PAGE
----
imageThe Tart—Milton’s quietly gay City Council member since 2007, Alan Tart—for weeks snubbed our requests to talk about how a gay man gets elected in a conservative Atlanta suburb. He’s talking now, just not to us.

He spoke to the GA Voice this week, days after we published our post “Milton’s gay councilmember plays hard to get.” Seems The Tart was miffed at us for saying he was closeted. In fact, we didn’t.

But we did wonder why he skipped at least two interviews he scheduled with us, how it is that a gay elected official served nearly his entire term without getting on the radar of LGBT political groups and activists, and why he didn’t want to celebrate his achievement like we wanted to. After all, his election put him on an all-too-short list of openly gay elected officials in metro Atlanta. And other than Marietta’s Johnny Sinclair, it’s not often that a gay person gets elected in a conservative burb.

The Tart enjoys support in his conservative enclave. Gay neighbors—yes, girl, there are gays in Milton—responded to our post with support through comments on the story and our Facebook post. He maintains that residents have judged him on his record, not his sexual orientation. Nevertheless, he’s now questioning whether he’ll run for re-election in November.

But what’s curious about The Tart is his take in the GA Voice interview on the gays and Midtown.

There’s nothing here to see, so keep it moving. “I have been out. My friends know I’m gay, my work knows I’m gay, my neighborhood knows I’m gay.”

Only the gay Mayor of Midtown needs to speak with LGBT media outlets. “It’s just not something I would do. If I was running for office in Midtown, maybe.”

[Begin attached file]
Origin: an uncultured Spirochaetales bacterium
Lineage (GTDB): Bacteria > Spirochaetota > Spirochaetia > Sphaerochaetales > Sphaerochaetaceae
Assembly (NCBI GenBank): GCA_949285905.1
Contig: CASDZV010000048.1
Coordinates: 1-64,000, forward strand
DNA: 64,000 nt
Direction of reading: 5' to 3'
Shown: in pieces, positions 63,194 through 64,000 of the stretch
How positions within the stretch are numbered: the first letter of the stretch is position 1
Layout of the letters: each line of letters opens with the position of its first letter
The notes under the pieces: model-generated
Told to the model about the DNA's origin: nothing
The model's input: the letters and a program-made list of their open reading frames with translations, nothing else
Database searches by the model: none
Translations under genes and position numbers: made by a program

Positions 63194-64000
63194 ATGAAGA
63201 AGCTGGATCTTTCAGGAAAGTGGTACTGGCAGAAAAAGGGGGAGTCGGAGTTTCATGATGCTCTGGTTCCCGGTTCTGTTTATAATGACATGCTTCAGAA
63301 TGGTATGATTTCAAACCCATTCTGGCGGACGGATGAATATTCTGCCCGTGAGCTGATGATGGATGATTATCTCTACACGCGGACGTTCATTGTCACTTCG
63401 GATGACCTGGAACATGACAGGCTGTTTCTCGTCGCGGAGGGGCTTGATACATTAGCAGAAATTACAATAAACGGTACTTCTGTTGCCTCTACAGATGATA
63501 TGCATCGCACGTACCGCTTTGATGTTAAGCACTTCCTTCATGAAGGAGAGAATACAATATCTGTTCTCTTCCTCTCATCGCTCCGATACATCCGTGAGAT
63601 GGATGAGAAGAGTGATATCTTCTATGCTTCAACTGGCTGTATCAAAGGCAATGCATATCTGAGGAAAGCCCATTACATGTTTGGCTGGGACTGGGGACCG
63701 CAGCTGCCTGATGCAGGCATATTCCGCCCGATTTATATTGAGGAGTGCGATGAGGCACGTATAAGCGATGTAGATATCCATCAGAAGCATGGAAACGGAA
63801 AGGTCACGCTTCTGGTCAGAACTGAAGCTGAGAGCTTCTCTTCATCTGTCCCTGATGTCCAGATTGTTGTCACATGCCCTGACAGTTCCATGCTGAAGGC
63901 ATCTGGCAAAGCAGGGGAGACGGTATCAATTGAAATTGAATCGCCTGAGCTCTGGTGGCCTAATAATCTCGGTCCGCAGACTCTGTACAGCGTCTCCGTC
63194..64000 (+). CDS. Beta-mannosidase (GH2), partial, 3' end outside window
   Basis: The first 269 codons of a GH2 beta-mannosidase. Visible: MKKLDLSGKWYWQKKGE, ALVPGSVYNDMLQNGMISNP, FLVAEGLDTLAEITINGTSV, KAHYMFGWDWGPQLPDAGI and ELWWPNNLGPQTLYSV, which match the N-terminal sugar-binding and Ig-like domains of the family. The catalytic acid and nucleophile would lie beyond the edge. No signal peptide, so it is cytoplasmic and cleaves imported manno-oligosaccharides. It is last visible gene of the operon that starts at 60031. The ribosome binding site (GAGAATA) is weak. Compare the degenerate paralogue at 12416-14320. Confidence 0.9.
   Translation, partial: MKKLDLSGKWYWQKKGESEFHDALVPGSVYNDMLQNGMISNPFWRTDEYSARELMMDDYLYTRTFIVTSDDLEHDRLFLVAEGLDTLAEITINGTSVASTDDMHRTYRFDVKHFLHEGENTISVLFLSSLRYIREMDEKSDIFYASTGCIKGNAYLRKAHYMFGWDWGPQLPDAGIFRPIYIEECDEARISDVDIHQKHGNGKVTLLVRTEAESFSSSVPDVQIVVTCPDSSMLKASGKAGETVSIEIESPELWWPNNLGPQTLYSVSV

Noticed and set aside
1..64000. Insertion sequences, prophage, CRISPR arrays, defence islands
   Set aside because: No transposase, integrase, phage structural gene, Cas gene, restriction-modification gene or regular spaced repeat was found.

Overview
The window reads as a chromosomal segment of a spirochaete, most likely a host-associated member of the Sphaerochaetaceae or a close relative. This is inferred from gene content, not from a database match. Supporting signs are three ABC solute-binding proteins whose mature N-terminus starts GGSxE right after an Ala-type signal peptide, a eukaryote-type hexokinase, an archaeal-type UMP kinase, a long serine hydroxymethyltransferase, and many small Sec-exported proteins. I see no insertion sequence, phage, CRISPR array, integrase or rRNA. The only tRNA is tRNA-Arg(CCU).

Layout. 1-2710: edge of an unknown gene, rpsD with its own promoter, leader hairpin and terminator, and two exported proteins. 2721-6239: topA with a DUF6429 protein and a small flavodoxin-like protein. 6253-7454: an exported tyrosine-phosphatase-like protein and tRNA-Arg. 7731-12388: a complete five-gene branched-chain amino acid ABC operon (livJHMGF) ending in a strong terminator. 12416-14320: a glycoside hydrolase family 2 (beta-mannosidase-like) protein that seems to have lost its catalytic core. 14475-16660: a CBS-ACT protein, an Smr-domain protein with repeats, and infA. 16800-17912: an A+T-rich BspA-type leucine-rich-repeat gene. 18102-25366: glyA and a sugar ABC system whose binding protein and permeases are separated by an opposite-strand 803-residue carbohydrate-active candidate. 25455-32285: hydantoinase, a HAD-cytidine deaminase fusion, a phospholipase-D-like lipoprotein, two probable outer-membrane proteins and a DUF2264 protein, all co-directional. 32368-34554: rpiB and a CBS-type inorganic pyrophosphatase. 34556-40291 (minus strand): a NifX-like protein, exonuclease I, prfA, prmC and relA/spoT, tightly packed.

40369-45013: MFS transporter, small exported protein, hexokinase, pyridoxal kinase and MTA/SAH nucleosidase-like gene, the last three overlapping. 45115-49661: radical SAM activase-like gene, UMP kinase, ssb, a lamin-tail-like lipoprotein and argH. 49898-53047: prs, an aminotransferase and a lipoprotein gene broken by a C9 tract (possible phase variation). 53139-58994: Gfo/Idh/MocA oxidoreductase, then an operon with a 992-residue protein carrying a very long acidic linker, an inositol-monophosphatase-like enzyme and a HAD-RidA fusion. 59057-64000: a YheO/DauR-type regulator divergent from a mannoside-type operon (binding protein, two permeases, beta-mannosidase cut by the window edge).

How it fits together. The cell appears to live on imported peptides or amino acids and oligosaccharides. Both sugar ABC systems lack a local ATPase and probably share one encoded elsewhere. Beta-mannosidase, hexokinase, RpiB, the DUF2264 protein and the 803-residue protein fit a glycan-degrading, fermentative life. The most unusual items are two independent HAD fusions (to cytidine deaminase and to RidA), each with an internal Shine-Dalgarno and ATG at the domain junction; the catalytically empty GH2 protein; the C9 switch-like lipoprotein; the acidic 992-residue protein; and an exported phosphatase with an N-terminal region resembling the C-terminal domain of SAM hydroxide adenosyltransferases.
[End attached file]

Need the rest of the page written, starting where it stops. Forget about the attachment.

We don’t read about “those kind” in Milton. “Let’s face it, there isn’t likely a big gay readership here or places to get those kinds of magazines. The only reason I would go to the gay media would be to say, ‘Hey, look at me.’”

The gays and their groups have an agenda. “I ran a very grassroots campaign. I didn’t ask for endorsement from any one. Because of my political naïveté at the time—I just thought those groups wanted to endorse people who have more stances on social issues.”

You gays in the gayborhood have it easy. “I think it’s easy for those in the lesbian, gay, bisexual and transgender community—for us to move into more welcoming, accepting areas of the inner city. I think, though, that if we are going to make progress we not only do what is comfortable but also what’s uncomfortable, like I did.”

The Tart’s understanding of the inner city gays seems limited to Blake’s. That’s the Midtown gay bar where he snagged a partner over cocktails nearly 11 years ago and apparently, hasn’t looked back since.